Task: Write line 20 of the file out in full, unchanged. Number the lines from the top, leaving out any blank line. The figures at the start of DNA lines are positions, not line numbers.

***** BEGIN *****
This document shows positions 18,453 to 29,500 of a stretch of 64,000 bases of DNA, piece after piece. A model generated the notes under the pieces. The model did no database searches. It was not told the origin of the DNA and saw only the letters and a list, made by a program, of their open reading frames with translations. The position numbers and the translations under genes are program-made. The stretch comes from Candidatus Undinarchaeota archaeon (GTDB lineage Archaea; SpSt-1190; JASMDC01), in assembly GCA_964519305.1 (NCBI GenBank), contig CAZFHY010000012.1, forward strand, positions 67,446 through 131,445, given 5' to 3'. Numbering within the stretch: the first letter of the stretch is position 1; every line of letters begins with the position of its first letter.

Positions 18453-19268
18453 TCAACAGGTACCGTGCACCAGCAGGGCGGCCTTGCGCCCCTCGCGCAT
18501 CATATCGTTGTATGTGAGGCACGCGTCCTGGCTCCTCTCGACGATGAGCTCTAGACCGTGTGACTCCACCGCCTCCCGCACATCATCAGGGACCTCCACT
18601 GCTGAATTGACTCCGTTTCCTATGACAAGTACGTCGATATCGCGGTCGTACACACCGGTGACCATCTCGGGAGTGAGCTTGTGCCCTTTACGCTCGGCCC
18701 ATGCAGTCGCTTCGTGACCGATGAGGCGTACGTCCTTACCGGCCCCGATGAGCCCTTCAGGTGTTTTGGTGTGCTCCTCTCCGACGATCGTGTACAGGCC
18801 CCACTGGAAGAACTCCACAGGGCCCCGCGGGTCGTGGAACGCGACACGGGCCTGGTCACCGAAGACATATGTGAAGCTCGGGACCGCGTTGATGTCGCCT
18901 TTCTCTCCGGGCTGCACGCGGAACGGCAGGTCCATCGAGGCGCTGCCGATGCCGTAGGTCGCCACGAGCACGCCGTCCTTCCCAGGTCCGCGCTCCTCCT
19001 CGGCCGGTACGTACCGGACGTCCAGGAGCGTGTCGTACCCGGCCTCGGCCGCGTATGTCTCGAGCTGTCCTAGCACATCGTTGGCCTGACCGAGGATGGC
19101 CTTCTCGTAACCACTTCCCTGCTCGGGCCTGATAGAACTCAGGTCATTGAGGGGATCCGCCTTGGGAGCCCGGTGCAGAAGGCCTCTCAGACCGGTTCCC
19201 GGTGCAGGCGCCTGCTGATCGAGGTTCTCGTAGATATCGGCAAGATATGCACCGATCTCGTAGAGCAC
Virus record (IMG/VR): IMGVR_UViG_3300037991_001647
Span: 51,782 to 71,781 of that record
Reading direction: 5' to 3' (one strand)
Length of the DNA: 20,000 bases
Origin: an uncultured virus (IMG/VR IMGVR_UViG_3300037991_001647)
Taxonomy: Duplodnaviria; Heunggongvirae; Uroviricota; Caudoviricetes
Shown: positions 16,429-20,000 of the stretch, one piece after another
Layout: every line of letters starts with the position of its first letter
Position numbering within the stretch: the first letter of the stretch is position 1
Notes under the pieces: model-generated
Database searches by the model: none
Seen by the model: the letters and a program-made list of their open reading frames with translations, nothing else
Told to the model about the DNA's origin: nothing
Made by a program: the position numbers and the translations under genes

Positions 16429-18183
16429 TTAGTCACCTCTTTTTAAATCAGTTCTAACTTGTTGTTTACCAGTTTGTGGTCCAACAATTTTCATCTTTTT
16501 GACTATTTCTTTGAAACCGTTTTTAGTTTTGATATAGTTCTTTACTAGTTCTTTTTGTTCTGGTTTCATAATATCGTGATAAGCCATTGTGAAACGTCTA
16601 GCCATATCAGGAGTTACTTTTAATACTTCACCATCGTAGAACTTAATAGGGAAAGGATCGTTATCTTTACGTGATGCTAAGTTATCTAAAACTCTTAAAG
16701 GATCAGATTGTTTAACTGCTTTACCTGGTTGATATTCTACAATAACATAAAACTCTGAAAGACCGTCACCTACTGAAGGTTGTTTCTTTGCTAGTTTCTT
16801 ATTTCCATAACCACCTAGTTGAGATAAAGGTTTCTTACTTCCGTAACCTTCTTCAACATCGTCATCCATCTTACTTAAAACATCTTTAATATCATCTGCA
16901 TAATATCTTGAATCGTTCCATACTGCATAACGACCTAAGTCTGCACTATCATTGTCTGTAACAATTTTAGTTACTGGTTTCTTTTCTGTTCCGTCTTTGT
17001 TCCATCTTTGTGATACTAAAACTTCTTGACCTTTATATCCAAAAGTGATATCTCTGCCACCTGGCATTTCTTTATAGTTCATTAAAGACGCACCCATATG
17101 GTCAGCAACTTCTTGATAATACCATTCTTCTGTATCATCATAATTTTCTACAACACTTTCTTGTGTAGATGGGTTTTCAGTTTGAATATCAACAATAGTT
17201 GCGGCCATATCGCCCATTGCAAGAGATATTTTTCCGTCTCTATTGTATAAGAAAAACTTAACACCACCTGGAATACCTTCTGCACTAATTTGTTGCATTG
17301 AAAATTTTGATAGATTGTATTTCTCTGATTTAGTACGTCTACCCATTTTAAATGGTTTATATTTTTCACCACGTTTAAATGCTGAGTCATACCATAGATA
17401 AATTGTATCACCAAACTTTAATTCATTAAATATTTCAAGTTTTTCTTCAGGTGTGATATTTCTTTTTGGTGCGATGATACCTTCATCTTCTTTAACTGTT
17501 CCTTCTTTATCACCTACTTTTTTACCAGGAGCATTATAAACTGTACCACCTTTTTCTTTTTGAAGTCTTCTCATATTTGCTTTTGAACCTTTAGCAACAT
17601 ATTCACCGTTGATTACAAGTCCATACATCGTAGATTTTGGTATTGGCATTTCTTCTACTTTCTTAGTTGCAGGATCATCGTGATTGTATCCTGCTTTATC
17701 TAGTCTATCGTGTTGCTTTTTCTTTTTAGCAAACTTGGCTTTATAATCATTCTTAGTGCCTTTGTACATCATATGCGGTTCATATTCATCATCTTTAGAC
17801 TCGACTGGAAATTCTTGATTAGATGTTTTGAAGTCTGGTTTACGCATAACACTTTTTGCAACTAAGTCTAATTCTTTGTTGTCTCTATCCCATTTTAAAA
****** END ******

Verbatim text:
Position numbering within the stretch: the first letter of the stretch is position 1